Alumna Shanoor Servai on Returning to Paros and Visiting the Aegean Center

9, October 2012 § 1 Comment

  (Administrator’s Note: The Aegean Center for the Fine Arts blog is back! Sorry if you couldn’t find us for a while — we were having some technical issues! Visit us again for more news and notes from the Aegean Center!)

Sitting on the top deck of the 5:30 p.m. Blue Star ferry, I pulled my black moleskin journal out of my backpack. “Why I am going to Paros,” I wrote at the top of the page.  I stared at the blank sheet.

I had dreamed of returning to visit Paros and the Aegean Center since the day I left almost three years ago, but now that the moment had arrived, I was more nervous than excited.  None of my friends from my semester were returning with me—What would I do on my own for an entire week?  Did my teachers want to see me as much as I wanted to see them, or was my visit an imposition?  Had I built Paros into an unrealistic fantasy in my memory, and was the bubble about to burst?  Did I really expect being there to answer all the huge, existential questions about my precarious future that were running through my mind?

I chewed on the back of my pen.  “Because I love the beach,” I wrote, drawing a line through the words immediately after.  “Because the baklava at the bakery is the best in the world,” I wanted to make myself laugh.  “Because I need John’s advice,” I tried again.  “Because the last time I was lost and confused, I went to Paros and swam in the Aegean Sea and calmed down, and I’m counting on the magic still being there.”  Not entirely satisfied with this list, I snapped my journal shut.  The sun was turning a rich orange as it sank into the water and the wind was thick with salt and anticipation, reminding me of the sunsets I had watched and painted from the church by the Paroikia shore.

When the ferry finally pulled in at 10:00 p.m., the port could not have been a more different place than the cold, deserted town I had left behind three Decembers ago.  Tourists flocked up and down the waterfront.  Hotel staff and car rental services accosted disembarking passengers before they could make it past the windmill.  Every bar and restaurant was packed beyond capacity.  I rubbed my eyes in disbelief, feeling more anxious than ever.  But my feet did not falter once as they walked through the Plaka, turning onto Market Street towards the school building.  Behind me, the noisy evening erupted into a flurry of fireworks to celebrate the assumption of Mary.  “What am I doing here?” I muttered to myself.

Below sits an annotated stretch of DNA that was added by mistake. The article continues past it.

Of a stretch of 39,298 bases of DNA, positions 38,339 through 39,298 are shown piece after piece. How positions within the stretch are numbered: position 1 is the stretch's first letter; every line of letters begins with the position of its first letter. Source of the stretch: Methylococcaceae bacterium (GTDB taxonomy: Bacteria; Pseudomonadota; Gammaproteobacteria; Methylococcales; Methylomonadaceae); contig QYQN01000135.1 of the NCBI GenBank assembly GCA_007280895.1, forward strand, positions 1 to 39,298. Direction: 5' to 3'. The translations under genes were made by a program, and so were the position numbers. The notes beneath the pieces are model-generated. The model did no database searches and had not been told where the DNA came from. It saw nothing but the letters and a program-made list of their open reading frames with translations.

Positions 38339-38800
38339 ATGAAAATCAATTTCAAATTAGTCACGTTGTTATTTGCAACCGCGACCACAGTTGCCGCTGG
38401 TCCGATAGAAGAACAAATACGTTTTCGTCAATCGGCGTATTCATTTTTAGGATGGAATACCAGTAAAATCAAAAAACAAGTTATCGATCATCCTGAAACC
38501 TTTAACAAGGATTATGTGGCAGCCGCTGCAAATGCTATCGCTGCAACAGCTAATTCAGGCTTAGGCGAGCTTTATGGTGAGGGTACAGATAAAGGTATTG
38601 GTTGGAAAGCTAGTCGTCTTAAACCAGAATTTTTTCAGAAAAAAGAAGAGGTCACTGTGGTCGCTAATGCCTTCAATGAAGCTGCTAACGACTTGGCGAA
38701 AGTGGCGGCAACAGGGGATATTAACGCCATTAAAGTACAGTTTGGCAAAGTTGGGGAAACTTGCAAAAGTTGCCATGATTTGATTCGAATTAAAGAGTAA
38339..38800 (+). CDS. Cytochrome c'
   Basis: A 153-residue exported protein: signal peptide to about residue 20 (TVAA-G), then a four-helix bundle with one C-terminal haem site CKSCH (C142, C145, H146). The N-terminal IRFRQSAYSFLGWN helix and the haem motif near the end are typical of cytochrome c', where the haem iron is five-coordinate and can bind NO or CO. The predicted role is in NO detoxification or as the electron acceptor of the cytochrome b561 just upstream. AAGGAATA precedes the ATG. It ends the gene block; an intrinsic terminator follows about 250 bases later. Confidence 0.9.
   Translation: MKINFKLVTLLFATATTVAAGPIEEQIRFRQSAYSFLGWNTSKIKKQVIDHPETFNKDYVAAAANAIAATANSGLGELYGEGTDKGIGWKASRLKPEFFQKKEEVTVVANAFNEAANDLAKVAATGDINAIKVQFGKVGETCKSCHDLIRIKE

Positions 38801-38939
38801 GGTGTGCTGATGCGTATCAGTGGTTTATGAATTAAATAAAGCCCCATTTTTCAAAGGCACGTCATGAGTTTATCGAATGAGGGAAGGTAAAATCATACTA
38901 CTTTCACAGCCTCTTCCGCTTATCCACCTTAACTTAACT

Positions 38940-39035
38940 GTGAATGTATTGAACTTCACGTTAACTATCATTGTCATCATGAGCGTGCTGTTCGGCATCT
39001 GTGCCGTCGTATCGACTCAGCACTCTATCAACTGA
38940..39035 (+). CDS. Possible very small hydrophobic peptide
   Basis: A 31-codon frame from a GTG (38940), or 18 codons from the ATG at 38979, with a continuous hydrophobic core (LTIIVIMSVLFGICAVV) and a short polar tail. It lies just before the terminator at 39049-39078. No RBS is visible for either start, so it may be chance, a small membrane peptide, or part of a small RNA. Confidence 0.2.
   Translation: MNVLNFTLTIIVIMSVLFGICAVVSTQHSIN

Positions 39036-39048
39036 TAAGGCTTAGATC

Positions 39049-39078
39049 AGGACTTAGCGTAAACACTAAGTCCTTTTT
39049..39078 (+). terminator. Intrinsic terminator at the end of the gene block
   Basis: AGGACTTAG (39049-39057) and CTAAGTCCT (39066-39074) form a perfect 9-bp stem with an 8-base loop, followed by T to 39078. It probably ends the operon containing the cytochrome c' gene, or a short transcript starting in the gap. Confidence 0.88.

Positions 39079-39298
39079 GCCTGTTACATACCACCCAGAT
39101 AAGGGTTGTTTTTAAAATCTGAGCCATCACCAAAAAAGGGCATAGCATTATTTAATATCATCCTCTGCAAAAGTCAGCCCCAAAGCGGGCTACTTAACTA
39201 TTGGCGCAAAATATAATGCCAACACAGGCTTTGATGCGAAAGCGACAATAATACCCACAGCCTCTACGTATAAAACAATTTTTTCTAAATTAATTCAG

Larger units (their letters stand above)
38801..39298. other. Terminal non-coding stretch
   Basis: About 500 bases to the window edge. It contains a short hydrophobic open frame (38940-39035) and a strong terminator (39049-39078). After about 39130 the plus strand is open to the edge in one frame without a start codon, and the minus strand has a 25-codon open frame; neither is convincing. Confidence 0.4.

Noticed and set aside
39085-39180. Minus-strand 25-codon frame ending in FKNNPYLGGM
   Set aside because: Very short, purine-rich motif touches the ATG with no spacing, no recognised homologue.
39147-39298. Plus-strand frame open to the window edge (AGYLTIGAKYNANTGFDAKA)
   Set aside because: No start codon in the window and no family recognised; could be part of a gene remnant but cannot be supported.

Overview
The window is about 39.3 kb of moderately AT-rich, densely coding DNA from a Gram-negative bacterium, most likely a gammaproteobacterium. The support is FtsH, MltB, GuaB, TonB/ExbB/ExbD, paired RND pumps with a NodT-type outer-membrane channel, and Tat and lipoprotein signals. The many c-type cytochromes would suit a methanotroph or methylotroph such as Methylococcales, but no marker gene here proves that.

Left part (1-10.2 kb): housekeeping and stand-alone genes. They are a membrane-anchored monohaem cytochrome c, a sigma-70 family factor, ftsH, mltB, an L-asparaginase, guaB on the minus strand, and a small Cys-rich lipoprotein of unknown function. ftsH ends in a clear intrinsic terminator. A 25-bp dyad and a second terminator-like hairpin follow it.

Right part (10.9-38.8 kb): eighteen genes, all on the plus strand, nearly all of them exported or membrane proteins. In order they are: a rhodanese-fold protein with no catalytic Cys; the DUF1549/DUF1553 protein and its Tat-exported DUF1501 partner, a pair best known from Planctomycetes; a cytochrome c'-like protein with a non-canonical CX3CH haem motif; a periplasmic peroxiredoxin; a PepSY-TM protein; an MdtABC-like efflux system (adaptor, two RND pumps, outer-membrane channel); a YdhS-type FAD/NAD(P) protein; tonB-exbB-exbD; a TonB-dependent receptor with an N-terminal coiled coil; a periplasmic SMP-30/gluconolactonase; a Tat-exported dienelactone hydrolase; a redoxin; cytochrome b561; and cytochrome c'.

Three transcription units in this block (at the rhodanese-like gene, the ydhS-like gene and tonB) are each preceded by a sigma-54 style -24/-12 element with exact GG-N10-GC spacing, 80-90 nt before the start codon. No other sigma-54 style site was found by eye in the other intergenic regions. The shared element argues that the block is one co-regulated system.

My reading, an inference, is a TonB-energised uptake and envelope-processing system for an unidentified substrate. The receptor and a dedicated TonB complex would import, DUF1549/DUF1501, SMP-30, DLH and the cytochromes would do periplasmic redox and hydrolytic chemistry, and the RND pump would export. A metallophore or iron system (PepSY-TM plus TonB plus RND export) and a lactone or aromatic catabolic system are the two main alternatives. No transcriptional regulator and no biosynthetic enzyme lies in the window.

I first met Jun when he was busy at his exhibition “Sacred/Wild,” but he still took the time to welcome me back and help me settle into my apartment.  My initial apprehensions retreated and I fell asleep to the sound of the wind in the olive groves.  When I arrived at the school the next morning and saw John and Jane, any remaining uneasiness disappeared entirely.  “We’re so happy to have you,” they welcomed me.  Within moments, I felt no different than I had as a student, stopping by the Uffizi during one of my breaks between classes.  Before I could ask, John handed me a key to the school and encouraged me to use it as much as I needed to.  Soon, Jane was making travel suggestions for my upcoming trip to Turkey and we were pouring over books about Istanbul.  Our conversation meandered, from the potential to study the similarities between Indian and Greek philosophy to journalism in the digital age and, most importantly, the texture of the week’s myzithra.  I was finally home.

Hours later, at a table at the Albatross laden with my favorite Parian foods, I remembered one of the most valuable lessons I learned at the school: to appreciate good food.  From our elaborate dinners at Villa Rospigliosi to the simple meals I used to cook with other students at the Aegean Village, food is a central part of the Aegean Center.  I began to see food as much more than the basis for sustenance: it is an experience to be revered and cherished.  At my first Monday morning meeting as a student, John opened with the words, “I want you all to promise me that tomorrow morning, you will buy a pomegranate and break it over Greek yogurt and honey for breakfast.”  I didn’t really like pomegranate, but the one I ate to fulfill this promise changed my palette forever.

That was October, and this was August— it was too early for pomegranate.  Now was the time to eat honeydew and water melon, and I was not about to argue with the land.  On Paros, eating seasonal food acquired new significance.  I became more attuned to weekly weather transitions than my own desire for a specific food.  I realized that fresh, local ingredients and spontaneity are critical to a good meal, but even more essential is good company.  As students, we had carried our small stoves to one apartment, pooled together the produce we had bought earlier that day and cooked dinner with each other.

Three years later, over plates piled with fresh gavros and calamari, luscious beets perfectly complemented with skordalia and horta, and tomatoes with creamy myzithra that instantly put all other cheese to shame, I remembered how much I loved to eat the Aegean Center way.  As we passed the plates around, each of us was careful to serve ourselves so that everyone else would have enough.  Sharing was far more important than self-indulgence.  How we learn to eat is symbolic of how we learn to take care of each other and develop a heightened sensitivity to our surroundings.